Hey, it’s my first LaLD post! I just got authorship on this fine blog, so forgive the slapdash nature of it.

This here is a Glas Goggomobil. What’s a Goggomobil? Why it’s the best selling microcar of all time. The tiny Glas company sold more of these than BMW sold Isettas, or Messerschmitt sold Kabinenrollers. I wrote a rather long Oppo post about Glas a while ago:

Long story short, German industrialist Hans Glas transformed his father’s farm equipment company into one of Germany’s most influential postwar car manufacturers all with grit and gumption. Glas was kind of a rinky dink operation, but they did put a lot of Germans on wheels after WWII. First with scooters, and then microcars.

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The Goggomobil was an amazingly clever package. It was tiny, but could fit a family of 4. And it’s biggest feature was that, in a world of funny looking microcars, it looked like any other normal car, just shrunken down.

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It was powered by a 250cc parallel twin two-stroke that was designed in house and made a whopping 14 horsepower. The motor was later expanded so you could get 300cc and 400cc versions, but the 250 was the most popular since you could drive it on a special driver’s license that came with a big tax break.

They actually exported some Goggos to the U.S. We only got the high powered 400cc engines. The U.S. spec cars also came with a neat, electronic pre-select transmission. It wasn’t really a semi-automatic since it had a clutch, but it allowed you to pre-select your gear via a little arm on the dash and then the gear wouldn’t engage until you depressed the clutch. It’s weird and I don’t quite get the point, but it’s a nice piece of engineering for a car that was the cheapest of the cheap.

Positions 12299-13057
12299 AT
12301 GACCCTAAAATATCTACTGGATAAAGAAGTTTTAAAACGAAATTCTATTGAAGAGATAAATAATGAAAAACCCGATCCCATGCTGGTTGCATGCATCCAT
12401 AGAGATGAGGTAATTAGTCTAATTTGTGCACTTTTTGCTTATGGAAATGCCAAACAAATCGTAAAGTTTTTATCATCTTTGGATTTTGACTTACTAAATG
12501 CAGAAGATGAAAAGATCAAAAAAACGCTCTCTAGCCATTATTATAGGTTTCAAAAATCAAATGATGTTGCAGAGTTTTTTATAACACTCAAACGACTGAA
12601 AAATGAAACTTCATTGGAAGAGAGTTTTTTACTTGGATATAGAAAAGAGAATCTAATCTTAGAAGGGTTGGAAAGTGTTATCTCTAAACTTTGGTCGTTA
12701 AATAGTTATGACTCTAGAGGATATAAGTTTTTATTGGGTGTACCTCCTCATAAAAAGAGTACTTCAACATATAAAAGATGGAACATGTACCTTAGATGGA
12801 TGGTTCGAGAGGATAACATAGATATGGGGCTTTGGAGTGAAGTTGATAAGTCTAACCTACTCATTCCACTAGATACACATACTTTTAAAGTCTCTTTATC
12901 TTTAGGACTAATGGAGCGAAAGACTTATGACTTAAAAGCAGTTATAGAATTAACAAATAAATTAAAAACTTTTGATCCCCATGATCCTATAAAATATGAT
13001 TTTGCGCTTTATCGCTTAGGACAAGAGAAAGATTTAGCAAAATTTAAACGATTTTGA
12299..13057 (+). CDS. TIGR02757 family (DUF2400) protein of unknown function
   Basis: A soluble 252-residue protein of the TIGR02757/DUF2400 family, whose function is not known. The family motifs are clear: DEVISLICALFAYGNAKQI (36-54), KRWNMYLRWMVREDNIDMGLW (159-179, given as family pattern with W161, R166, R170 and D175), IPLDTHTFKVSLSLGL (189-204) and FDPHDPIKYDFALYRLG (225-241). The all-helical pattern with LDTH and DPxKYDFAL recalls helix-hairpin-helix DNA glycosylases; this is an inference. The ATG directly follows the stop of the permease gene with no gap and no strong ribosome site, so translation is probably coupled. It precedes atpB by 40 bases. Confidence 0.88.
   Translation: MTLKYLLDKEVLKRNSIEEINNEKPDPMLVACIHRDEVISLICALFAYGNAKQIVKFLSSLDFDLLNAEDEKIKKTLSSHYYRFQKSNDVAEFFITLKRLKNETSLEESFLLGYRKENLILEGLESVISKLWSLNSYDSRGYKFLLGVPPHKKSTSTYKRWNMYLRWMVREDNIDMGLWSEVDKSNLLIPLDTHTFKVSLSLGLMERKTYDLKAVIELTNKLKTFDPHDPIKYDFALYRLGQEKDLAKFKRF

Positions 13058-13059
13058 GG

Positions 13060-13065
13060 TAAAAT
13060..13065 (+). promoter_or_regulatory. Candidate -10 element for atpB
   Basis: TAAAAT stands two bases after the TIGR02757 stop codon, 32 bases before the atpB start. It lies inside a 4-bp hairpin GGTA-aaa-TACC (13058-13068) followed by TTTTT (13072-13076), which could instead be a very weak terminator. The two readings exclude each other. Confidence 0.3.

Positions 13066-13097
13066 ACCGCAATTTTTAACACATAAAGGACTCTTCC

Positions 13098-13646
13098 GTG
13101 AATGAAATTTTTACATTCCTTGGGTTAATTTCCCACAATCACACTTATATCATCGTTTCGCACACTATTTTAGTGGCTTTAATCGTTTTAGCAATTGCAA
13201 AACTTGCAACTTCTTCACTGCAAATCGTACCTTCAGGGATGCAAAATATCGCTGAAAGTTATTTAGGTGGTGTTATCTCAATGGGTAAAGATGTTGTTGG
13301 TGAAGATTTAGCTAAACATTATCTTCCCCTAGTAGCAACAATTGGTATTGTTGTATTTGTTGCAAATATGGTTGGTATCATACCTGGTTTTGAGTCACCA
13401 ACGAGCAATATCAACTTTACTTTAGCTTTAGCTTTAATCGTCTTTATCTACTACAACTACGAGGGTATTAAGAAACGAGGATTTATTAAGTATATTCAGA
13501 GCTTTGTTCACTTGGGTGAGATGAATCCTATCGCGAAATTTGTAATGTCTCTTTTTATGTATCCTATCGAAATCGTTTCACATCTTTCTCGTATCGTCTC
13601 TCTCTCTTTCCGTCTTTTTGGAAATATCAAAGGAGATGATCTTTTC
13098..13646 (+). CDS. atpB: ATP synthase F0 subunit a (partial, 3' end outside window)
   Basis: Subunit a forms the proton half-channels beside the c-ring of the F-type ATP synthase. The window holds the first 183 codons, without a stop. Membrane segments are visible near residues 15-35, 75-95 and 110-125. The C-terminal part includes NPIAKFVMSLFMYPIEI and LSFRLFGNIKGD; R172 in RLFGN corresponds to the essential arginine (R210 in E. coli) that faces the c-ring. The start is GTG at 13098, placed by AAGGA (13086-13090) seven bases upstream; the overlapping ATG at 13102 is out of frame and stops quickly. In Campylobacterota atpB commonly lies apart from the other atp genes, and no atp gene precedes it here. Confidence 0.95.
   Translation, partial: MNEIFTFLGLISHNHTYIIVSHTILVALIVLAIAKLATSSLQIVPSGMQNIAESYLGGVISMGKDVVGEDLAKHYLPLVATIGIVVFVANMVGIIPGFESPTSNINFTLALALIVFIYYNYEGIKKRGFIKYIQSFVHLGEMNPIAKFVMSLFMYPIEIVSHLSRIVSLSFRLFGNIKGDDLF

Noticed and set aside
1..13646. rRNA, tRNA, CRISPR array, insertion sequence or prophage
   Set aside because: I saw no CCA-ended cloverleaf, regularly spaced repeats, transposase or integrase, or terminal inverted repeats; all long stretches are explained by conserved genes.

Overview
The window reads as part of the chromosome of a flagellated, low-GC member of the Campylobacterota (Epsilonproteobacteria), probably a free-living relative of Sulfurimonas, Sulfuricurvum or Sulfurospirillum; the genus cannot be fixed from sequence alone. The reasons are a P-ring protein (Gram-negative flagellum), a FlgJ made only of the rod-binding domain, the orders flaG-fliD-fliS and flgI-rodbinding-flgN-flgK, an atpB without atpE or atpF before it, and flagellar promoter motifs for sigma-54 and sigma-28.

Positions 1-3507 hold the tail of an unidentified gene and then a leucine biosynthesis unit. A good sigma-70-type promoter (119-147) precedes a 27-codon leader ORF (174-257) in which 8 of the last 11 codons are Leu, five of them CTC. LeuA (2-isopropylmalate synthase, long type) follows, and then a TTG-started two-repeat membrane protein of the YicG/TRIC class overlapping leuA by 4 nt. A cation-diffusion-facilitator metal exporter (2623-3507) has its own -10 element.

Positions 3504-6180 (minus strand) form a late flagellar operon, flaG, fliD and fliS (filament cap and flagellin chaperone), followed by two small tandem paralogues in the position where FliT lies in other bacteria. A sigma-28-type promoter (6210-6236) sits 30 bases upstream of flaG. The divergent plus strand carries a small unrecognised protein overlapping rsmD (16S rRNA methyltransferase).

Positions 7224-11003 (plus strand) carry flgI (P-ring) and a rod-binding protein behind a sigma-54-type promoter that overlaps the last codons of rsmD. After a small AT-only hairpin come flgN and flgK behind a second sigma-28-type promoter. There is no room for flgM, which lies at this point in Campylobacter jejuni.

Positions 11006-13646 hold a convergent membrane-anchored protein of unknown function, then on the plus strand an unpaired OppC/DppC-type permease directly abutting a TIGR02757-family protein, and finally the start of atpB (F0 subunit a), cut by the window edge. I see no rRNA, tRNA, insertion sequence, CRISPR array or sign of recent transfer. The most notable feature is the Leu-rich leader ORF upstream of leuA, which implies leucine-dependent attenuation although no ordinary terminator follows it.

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After a couple years of production, a Coupe and Van version were introduced. In the end, over 300,000 Goggomobils were sold which is incredible. Glas eventually moved into normal sized cars culminating with a V8 Frua designed sedan that was a masterpiece, but the cost of developing full sized cars sunk poor Glas. The company was bought in the 60's by BMW who still use their old factory in Dingolfing.

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This is a Schuco that I’ve had for years. It’s been sitting next to my t.v. hence all the dust. It also appears to have lost a door handle.

And the doors don’t like to stay closed. But, I like the interior and engine details and it’s a pretty good representation of these cars.

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Thanks for having me, Live and Let Diecast!